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United States Ambassador Claims that February 25 Fell Short of Nigerians’ Expectations



US Ambassador States that February 25 Fell Short of Nigerians' Expectations

The United States Ambassador to Nigeria, Mary Beth Leonard, said that the February 25 presidential elections fell short of Nigerians’ aspirations.

The United States ambassador noted that many people are unhappy and dissatisfied with the results, while others are celebrating hard-fought and well-earned gains.

US Ambassador States that February 25 Fell Short of Nigerians' Expectations

She did, however, applaud Nigerians for their commitment to democracy.

Leonard encouraged the Independent National Electoral Commission to address the obstacles that may be remedied before the March 11 gubernatorial elections, as well as to conduct a larger examination of the flaws that occurred during the last elections and what can be done to repair them.

Moreover, she encouraged INEC to disclose information regarding its operations with the Nigerian people.

She said this in an op-ed titled ‘The Elections of February 25.’

She praised Peter Obi and Atiku Abubakar for their determination to run legally in the presidential elections, as well as President-elect Bola Tinubu for recognizing their right to do so.

The statement partly reads, “The people of Nigeria demonstrated their dedication to democracy on February 25, but there are many angry and frustrated Nigerians as well as many who are celebrating victories they believe were hard-fought and well-earned.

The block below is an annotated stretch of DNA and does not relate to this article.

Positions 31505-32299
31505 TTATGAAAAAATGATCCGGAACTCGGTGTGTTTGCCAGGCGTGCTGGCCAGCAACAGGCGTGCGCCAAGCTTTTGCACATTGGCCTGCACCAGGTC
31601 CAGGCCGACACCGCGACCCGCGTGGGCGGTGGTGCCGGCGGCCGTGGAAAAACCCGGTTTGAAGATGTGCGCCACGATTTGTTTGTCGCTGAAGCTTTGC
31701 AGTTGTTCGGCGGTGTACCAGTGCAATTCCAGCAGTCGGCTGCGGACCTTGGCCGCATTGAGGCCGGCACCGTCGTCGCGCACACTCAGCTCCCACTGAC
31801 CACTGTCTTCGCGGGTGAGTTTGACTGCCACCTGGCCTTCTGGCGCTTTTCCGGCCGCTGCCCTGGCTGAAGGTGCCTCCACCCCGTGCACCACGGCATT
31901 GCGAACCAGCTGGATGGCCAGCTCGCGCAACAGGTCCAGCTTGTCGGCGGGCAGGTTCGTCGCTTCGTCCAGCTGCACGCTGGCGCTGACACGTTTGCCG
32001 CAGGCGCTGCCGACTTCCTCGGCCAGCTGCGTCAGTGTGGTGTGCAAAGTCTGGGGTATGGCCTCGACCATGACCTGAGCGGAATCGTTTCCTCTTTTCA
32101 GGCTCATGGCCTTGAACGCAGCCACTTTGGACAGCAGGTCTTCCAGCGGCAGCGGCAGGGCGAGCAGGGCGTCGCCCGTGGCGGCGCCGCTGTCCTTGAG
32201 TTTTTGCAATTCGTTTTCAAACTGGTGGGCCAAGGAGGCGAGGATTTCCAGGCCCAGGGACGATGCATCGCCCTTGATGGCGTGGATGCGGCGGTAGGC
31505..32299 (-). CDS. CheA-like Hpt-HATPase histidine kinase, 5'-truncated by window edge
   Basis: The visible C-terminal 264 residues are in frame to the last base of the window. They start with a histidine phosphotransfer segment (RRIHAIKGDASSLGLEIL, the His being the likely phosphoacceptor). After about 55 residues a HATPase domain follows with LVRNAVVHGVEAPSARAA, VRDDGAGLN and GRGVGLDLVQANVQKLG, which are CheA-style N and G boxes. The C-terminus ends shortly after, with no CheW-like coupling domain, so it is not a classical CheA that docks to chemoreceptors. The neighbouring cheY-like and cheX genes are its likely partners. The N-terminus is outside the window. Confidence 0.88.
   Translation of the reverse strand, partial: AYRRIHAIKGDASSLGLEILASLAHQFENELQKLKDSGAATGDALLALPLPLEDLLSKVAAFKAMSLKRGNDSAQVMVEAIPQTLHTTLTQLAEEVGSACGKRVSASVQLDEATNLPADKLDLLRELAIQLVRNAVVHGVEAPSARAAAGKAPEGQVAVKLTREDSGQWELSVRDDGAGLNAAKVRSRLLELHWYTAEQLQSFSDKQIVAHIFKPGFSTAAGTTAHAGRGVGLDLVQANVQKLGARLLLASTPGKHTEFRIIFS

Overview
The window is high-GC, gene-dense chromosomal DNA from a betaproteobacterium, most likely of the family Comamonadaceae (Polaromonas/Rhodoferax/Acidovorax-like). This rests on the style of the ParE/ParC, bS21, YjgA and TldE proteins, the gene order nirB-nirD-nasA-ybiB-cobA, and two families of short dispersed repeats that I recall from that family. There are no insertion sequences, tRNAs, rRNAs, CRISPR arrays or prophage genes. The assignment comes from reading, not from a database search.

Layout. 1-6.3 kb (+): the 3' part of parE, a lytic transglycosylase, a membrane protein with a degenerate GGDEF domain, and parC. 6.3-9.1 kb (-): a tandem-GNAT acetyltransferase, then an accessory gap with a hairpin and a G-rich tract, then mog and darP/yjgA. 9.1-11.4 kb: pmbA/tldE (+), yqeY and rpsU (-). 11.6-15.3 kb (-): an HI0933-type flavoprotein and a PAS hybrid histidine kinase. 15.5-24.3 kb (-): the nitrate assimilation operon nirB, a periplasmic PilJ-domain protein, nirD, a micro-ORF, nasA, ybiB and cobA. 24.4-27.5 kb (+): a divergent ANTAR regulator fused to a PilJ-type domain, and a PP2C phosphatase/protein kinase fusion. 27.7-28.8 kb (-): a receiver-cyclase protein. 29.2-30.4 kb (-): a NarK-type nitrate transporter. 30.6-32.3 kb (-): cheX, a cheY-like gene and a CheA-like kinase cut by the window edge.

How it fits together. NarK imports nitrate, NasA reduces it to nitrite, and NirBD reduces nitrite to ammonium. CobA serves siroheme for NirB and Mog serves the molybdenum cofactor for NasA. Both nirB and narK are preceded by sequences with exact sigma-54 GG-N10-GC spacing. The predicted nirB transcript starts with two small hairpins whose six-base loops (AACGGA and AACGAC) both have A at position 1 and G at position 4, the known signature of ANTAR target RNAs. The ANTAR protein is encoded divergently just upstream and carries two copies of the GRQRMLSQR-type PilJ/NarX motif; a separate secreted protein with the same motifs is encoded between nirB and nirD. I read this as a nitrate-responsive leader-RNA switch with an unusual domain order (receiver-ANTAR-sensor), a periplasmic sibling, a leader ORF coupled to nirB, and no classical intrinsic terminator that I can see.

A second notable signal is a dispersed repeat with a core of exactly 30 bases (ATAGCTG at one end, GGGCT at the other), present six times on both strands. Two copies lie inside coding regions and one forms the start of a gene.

“In the coming days, it will be important for the future of this country that Nigerians not let their differences divide them, and that the legally established process for resolving challenges to the election be allowed to take its course.”

Leonard also admitted that as much as it can be unsatisfying to end an electoral process in a courtroom, in a constitutional democracy bound by the rule of law, that is where electoral conflicts may appropriately conclude.

She noted that the Nigerian electoral landscape is ‘indisputably’ changing.

With respect to the results from the presidential and National Assembly polls, she noted that “more than half of the states – 20 – the winning candidate represented a different party than that of the incumbent governor. Twelve of these states are led by APC governors.

“For the first time, four presidential candidates won at least one state, and the top three each won 12 states based on these initial results.

“In the National Assembly elections, even with results still incomplete, we already know that changes are afoot: seven sitting governors lost in their attempts to win election to the Assembly; the Labor Party has won at least seven seats in the Senate; the NNPP has won at least 11 seats in the House of Representatives.”

She however assured that as “Nigeria goes through these next weeks and months, we stand with you.”

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